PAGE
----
Singin' and Swingin' with. . .
Hank Ballard and the Midnighters
The Original Twist and So Much More
Hank Ballard's first step into pop culture consciousness came with a trio of bawdy 1954 singles that immortalized a girl named Annie. "Work with Me Annie" and its two sequels ("Annie Had a Baby," "Annie's Aunt Fanny") were banned by many radio stations as too explicit, but each sold over a million copies and established Ballard, who grew up in Alabama, as an original voice. His basic trick: pairing music that had the fervent vocal appeal of rhythm and blues with caterwauling dance rhythms—and lyrics filled with risque double entendres.
As his career progressed, Ballard sought more than to merely titillate. This hot 1957 date reveals him as a songwriter of significant range, capable of sorrowful, blues-inflected ballads and pieces that feel as giddy as doo-wop but without the dewy-eyed naivete. Singin' and Swingin's big hit, "Teardrops on your Letter," is a timeless early-rock song that somehow never became a standard; just about everything else shows that Ballard was not only willing to experiment (see the moody atmosphere of "I'll Be Home Someday," which sounds like it could have been recorded a decade later, during the height of psychedelia), but capable of crafting new hybrids of gospel, R&B, and rock and roll.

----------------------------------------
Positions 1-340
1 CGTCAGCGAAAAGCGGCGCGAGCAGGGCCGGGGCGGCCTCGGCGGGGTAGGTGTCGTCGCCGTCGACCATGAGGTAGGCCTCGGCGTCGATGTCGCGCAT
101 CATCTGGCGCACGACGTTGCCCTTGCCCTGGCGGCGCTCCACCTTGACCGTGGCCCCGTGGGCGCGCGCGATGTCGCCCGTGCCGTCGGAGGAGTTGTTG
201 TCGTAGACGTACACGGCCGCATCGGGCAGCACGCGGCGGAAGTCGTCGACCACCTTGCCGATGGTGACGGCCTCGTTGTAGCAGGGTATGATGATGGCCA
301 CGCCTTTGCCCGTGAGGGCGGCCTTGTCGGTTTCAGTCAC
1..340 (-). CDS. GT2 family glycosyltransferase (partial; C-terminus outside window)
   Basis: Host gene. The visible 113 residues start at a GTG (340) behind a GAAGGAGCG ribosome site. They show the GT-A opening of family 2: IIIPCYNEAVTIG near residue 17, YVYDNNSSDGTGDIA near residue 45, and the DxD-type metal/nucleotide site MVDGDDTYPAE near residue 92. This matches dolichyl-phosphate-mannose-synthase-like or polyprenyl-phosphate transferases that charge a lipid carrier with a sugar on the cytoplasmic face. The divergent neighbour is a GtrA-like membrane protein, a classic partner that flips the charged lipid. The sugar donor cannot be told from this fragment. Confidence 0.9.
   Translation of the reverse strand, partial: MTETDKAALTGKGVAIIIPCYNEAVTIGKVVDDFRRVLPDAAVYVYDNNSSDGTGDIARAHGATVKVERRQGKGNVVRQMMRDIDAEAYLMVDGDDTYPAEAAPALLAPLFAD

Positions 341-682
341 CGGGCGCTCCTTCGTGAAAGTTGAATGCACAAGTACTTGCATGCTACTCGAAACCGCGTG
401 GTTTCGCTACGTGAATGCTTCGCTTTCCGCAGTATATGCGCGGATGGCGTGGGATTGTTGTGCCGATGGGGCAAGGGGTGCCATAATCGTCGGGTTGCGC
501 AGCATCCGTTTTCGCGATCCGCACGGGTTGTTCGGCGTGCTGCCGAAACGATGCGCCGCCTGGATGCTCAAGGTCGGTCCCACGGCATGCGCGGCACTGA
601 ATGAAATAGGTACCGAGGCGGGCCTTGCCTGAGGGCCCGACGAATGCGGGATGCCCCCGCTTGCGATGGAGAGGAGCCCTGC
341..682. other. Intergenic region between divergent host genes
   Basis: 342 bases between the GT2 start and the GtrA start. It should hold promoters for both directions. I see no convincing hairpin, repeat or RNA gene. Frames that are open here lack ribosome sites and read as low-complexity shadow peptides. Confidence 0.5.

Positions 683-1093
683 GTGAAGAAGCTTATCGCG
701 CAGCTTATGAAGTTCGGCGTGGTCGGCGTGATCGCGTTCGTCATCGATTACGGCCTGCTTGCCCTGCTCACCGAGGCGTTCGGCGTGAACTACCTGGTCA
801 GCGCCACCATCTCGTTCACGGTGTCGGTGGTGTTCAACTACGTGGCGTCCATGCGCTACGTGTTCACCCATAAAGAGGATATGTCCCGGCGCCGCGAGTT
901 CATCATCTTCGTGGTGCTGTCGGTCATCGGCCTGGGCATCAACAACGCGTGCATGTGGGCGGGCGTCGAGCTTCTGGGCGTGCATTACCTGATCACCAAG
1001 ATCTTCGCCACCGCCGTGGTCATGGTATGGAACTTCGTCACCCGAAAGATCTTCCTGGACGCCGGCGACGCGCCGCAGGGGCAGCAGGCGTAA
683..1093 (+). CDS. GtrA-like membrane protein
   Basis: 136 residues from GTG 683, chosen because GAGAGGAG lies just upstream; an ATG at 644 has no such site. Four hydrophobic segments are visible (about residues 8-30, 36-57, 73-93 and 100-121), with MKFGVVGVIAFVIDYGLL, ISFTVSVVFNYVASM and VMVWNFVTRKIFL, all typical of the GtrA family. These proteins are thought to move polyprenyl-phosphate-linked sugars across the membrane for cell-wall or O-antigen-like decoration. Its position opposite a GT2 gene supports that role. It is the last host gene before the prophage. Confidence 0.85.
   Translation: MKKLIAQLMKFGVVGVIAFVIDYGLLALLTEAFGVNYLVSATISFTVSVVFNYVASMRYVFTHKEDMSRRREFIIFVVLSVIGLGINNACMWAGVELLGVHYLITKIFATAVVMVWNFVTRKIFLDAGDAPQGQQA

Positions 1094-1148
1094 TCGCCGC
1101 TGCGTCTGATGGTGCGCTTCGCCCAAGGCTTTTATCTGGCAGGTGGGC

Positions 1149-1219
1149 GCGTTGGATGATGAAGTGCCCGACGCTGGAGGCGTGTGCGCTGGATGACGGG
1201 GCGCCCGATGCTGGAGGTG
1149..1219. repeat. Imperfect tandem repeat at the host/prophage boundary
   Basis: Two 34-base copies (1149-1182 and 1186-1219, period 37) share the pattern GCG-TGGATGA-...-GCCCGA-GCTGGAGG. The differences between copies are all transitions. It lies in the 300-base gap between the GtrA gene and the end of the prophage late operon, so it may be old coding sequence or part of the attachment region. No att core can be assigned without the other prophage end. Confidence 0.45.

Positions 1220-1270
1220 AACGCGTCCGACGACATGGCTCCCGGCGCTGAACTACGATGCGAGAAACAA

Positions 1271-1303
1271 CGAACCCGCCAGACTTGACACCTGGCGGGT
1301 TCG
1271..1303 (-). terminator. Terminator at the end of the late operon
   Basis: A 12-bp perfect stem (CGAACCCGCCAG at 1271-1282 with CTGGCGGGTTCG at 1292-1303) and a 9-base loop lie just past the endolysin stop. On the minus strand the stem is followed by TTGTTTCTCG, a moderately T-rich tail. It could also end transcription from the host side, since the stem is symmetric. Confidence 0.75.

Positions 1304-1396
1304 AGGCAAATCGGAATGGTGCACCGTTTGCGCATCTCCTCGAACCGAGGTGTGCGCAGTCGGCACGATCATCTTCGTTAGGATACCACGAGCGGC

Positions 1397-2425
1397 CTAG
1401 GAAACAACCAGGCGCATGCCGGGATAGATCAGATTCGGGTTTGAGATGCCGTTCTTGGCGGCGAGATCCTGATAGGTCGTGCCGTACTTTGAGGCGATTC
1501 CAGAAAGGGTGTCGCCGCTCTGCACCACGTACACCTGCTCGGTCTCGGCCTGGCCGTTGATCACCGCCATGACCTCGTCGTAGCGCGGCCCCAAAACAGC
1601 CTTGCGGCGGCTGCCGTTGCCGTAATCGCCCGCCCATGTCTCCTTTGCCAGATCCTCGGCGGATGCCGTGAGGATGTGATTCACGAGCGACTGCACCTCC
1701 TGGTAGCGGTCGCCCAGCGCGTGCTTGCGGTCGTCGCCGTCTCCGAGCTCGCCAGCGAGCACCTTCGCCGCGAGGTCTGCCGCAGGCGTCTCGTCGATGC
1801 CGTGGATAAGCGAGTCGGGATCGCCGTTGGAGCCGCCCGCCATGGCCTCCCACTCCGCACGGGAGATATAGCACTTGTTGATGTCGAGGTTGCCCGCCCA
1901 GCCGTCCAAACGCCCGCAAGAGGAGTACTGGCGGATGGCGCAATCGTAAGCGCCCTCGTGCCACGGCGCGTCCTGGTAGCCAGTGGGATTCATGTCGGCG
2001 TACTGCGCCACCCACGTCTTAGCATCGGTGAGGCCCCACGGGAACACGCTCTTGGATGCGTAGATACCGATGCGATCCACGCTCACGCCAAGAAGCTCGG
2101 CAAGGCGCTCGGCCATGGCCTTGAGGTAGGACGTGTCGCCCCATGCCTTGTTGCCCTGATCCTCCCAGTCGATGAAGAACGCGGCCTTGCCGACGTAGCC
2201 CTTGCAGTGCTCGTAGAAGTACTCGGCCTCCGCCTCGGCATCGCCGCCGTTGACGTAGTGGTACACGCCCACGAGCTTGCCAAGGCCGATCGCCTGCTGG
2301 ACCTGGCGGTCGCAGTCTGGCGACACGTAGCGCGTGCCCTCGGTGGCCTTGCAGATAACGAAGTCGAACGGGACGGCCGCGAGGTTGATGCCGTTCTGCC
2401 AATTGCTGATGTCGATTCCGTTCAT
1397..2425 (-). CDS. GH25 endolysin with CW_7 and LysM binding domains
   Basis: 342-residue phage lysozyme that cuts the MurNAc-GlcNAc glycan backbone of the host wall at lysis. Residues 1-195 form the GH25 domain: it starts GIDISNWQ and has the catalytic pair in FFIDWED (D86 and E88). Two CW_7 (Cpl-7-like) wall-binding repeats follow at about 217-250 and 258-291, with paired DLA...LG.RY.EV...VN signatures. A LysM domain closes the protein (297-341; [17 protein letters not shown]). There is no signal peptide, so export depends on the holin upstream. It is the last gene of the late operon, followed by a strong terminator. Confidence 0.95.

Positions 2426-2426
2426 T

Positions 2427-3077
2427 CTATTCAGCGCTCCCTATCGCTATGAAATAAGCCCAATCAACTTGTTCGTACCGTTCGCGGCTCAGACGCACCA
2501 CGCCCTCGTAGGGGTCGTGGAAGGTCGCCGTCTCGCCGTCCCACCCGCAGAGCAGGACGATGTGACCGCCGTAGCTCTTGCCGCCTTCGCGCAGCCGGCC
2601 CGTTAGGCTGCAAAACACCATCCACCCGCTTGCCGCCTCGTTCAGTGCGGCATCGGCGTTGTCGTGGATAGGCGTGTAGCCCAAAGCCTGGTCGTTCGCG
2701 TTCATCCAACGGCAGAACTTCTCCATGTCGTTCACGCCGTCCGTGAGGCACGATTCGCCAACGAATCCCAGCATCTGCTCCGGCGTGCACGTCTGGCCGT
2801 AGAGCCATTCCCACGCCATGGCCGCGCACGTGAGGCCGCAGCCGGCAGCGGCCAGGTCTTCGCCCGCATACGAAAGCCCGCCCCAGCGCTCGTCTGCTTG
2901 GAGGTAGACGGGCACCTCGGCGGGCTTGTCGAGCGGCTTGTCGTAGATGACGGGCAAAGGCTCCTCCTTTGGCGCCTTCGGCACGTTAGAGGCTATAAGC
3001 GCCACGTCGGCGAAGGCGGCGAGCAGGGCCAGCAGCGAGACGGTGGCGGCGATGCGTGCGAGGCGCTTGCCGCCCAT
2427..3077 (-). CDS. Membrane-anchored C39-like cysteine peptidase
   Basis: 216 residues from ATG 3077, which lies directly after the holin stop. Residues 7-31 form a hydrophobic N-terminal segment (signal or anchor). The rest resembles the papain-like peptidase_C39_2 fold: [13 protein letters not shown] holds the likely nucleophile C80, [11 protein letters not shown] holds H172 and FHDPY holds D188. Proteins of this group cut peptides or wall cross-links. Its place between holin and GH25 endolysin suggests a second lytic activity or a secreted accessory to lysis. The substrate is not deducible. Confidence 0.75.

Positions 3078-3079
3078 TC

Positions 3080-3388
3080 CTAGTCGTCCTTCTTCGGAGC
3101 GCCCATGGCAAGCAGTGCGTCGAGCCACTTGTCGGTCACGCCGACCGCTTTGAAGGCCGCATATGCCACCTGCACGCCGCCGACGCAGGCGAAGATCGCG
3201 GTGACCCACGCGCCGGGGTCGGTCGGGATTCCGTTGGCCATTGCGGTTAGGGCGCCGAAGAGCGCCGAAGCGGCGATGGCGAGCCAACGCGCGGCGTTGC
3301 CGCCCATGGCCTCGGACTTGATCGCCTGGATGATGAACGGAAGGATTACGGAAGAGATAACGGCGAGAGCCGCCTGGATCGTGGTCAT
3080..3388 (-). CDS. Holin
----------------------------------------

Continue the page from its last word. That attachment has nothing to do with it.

This album's commercial claim to fame, though, is the B side to "Teardrops," "The Twist," which was rerecorded by Chubby Checker and became one of the biggest singles in rock history as well as a dance craze. Checker's version follows the outline of the Ballard recording, adding a touch of teenage enthusiasm and little else. Check out the original to hear Ballard's group ride a significantly tighter roadhouse-rocking rhythm. Sure it's coarse, but it has that heedless devil-may-care quality that animates all great party music.
Released: 1959, King
Key Tracks: "Teardrops on Your Letter," "Last Goodbye," "I'll Be Home Someday," "Sweet Mama, Do Right"
Catalog Choice: Sexy Ways: The Best of . . .
Next Stop: Various Artists: Cameo-Parkway 1957-67
After That: Wynonie Harris: Bloodshot Eyes
Book Pages: 42–43